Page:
Download Video: Posted by woscholar at TeacherTube.com.
This piece is perfect for those wanting a short, visually driven narrative. It delivers the story (without the personal narrative). Animoto offers a VERY easy method to create 30 second videos for FREE and with NO hassle. I find this to be a powerful way to begin a writing session. Use it for the prompt. See what develops.


Voicethread
[kml_flashembed movie=”http://voicethread.com/book.swf?b=45226″ width=”400″ height=”400″ wmode=”transparent” /]
Voicethread gave me the chance to use the entire audio clip with 25 pictures. As many of you know, the audio commenting feature of Voicethread will be a great way to extend the conversation for Ellen and her son with others interested in what they lived through. I have comment moderation on temporarily until I am sure Ellen is ready for the conversation to take place. After all, it is her story to tell.

My last piece needed to be high impact. While sorting through the pictures in my office, I dreaded the time it was going to take to choose music for the background. A story this emotional had to have something special. I had my iPod playing in my Altec docking station, randomly choosing the order of songs for me. Since I was concentrating on the photos and the story they were telling me, I was just subconsciously listening to the music. That is, until Brandon Heath’s “The Light” came on. I started humming while I was working. Then the lyrics started coming out (good thing everyone else had gone home for the day). I got to the chorus, and it hit me: “Stay close you people with your broken hearts….as we move toward the light” That was it. Perfect. The good Lord blessed me once again. I fired off an email to Brandon (music minister in The Woodlands, TX) to ensure permission to borrow his song for this cause with the understanding that if he did not like the final product I would pull his music out of it immediately.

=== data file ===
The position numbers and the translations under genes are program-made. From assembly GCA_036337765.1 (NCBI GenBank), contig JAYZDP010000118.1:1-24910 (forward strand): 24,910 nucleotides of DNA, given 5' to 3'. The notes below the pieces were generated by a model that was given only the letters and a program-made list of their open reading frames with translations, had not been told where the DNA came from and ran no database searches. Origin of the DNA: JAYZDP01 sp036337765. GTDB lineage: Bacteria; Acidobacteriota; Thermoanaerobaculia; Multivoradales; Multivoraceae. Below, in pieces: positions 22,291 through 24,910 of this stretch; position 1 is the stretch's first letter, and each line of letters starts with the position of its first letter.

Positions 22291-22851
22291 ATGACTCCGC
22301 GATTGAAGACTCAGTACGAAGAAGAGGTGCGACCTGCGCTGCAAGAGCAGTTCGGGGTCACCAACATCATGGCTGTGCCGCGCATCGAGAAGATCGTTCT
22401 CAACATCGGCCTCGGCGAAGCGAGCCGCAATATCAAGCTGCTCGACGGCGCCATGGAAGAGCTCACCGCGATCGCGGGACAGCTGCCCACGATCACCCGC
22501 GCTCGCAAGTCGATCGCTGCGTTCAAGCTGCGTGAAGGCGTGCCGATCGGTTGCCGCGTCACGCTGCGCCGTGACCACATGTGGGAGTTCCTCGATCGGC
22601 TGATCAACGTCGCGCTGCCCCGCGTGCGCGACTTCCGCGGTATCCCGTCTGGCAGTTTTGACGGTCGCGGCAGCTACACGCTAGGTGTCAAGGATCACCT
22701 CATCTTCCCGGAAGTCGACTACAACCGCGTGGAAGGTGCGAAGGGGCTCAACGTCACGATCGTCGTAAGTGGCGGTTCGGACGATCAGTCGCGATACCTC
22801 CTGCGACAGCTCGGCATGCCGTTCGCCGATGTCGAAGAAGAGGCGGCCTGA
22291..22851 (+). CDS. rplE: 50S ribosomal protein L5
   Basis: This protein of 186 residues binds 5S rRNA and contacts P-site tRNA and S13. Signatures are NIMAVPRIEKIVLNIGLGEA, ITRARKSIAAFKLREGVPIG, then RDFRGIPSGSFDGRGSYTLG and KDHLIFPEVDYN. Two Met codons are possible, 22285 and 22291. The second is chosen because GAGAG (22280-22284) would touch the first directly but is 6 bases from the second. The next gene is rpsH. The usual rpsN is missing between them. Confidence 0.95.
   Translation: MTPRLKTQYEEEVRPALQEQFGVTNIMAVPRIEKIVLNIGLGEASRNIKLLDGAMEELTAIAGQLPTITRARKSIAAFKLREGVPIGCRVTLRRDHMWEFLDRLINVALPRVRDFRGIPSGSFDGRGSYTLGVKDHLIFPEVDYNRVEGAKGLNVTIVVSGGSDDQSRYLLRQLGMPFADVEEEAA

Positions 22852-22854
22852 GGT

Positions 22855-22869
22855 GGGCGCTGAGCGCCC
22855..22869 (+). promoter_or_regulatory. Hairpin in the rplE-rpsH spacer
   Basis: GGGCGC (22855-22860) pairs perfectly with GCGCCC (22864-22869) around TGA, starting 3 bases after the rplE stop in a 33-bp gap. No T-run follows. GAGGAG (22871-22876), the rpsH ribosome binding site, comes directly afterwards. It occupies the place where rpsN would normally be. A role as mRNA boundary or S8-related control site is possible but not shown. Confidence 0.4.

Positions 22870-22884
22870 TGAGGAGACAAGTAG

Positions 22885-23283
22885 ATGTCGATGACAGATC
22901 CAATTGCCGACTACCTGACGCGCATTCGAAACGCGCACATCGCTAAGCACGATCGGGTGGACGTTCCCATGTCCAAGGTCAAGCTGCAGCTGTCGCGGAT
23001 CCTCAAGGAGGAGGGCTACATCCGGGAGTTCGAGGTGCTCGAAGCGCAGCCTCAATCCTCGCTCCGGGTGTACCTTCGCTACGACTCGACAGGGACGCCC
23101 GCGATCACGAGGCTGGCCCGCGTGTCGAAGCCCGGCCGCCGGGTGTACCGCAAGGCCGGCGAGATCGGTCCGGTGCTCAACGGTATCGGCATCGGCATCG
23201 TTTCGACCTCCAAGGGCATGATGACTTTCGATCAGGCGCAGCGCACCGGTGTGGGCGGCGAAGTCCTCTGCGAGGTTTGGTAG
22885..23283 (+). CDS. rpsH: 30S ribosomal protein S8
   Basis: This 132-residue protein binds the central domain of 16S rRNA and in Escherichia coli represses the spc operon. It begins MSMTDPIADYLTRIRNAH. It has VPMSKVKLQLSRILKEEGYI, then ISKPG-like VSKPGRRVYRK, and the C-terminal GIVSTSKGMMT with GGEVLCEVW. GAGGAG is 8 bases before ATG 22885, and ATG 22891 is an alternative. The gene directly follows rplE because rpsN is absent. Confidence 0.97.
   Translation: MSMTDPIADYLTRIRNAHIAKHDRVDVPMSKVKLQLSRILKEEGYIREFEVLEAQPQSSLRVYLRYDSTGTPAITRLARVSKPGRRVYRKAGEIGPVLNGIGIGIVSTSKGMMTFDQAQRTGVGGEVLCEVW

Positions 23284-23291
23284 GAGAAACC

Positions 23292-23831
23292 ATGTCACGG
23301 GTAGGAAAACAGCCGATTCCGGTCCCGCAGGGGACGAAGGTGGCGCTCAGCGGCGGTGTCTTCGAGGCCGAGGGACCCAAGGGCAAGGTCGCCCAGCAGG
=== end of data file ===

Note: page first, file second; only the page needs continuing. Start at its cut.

Next thing, download Ellen’s audio narrative, edit out parts that fit the pictures and music and yet keep the strong storyline intact. After a bit of time in GarageBand editing the audio and iMovie piecing the video together, I was ready. One week, almost to the minute, after reading Ellen’s post, I found myself presenting her moving story to a K-12 school needing to hear what she has to say and willing to learn about the tools it takes to tell the world.


TeacherTube
Download Video: Posted by woscholar at TeacherTube.com.